- Never take any piece of spam seriously. Never buy anything from a spammer. This only encourages people who think spam is a money-making enterprise to continue to do so. Assume that if you do any kind of commerce transaction with a spammer or a client of a spammer, that you are going to get screwed. Spammers have shady reputations for a reason.
- Educate your friends and family. Teach them that spam is bad and should not even be read. Show them how to delete spam. Believe it or not, my mother reads every piece of email, including spam, that she receives. I’ve had to explain to her several times that spam is bad and that no matter how good the offer may seem that she should ignore it.
- Avoid entering online contests and sweepstakes that require an email address. If you do enter them, use a throwaway account from Yahoo or Hotmail. It’s a safe bet that this data is being aggregated and sold to marketing companies, who then may sell it to spammers.
- If you run a Web site, hide your email address behind a CGI script or some sort of server-side process that prevents harvesting spambots from scraping it (since it requires a form submit interaction and not just a page-read).
Here is what I know and suspect regarding the following sites allowing spammers to scrape their user data for email addresses:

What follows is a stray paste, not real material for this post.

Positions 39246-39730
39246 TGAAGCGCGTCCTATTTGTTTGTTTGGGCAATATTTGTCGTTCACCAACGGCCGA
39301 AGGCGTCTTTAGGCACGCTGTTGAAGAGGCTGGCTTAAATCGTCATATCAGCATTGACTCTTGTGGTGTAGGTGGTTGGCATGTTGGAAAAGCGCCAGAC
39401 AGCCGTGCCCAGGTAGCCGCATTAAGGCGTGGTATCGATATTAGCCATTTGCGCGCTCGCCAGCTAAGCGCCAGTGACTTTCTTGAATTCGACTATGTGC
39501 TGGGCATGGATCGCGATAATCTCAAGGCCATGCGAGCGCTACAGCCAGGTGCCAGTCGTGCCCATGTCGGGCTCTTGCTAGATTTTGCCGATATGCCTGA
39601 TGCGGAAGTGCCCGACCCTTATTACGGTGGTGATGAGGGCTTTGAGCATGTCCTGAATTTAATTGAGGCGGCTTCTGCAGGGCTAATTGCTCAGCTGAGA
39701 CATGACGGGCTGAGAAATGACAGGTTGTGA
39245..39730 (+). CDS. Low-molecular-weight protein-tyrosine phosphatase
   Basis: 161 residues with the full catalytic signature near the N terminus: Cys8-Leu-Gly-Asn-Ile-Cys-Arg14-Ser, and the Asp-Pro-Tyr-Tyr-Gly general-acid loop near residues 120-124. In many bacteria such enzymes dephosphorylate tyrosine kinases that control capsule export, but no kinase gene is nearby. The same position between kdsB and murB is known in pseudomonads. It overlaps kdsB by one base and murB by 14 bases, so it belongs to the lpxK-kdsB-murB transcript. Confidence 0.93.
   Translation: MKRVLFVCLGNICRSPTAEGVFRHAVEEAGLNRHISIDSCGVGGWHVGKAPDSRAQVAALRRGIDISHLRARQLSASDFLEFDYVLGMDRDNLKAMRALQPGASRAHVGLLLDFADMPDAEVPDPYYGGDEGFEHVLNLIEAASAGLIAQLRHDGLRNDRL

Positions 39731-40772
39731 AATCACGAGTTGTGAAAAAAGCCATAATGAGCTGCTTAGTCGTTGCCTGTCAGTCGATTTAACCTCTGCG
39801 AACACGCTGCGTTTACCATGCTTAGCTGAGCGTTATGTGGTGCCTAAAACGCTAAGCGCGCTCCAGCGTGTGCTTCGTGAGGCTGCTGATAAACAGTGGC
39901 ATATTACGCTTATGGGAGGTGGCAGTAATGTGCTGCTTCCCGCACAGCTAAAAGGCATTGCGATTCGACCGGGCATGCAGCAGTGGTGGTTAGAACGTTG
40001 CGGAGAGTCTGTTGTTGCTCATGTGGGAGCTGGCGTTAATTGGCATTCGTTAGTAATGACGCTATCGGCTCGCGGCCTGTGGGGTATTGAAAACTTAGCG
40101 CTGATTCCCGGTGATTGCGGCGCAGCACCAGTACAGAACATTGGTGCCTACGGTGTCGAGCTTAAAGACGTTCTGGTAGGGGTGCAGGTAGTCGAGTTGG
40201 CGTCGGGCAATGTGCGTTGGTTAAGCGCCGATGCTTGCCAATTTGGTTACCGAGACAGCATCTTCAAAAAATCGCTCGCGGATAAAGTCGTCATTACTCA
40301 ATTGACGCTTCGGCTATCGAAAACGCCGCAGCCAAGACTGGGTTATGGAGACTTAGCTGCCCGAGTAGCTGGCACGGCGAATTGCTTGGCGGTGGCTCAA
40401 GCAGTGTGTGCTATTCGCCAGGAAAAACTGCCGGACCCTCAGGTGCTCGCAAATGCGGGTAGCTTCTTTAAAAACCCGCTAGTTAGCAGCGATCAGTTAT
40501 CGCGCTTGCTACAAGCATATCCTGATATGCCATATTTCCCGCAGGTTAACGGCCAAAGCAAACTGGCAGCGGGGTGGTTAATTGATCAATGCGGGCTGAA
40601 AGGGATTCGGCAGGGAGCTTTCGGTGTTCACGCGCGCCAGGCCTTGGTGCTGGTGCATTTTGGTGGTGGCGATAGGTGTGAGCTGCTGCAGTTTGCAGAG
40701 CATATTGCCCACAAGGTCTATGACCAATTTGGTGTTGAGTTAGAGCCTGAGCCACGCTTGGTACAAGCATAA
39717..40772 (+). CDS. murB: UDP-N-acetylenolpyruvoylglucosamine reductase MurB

- eBay. Because I have a separate email address I was using for eBay auctions that I only used for eBay auctions. I get loads of spam at this address.
- Hotmail. I believe, but cannot prove, that Microsoft sells their user data to marketing companies. I’ve been told by others that within days (sometimes less than 24 hours) that a brand new Hotmail account starts to receive spam. The only other thing I can think of is that somehow the spammers have found a hole into Microsoft’s profile storage computers (not unlikely) and are scraping the addresses from there.
- Yahoo. I also get a lot of spam at my main Yahoo account (I have several), but I think it’s because I use it for so many ecommerce transactions: Amazon, 800.com, Buy.com, Travelocity, and a bunch of others. So, the source of this spam is much harder to diagnose. To Yahoo’s credit, their Bulk Email filter catches about 90% of the spam, whereas Hotmail’s only catches about 50%.
- Network Solutions. Because I get a crapload of spam regarding new domain registration, domain registrar transferring, and other things regarding domain names. I am pretty sure that a lot of the newer, smaller registrars have scraped the WHOIS database and are using traditional spammer resources (unsecure mail servers in China, for instance) to spam these email addresses (or hiring spammers to distribute their spam for them).
The last thing I can recommend is that you change your perception of the value of an email address. Treat it as a piece of your personal identity. Only give it out to people and entities that you trust. Treat it like you treat your home address, your phone number, and your social security number.
Posted by Cameron Barrett at December 16, 2001 12:22 PM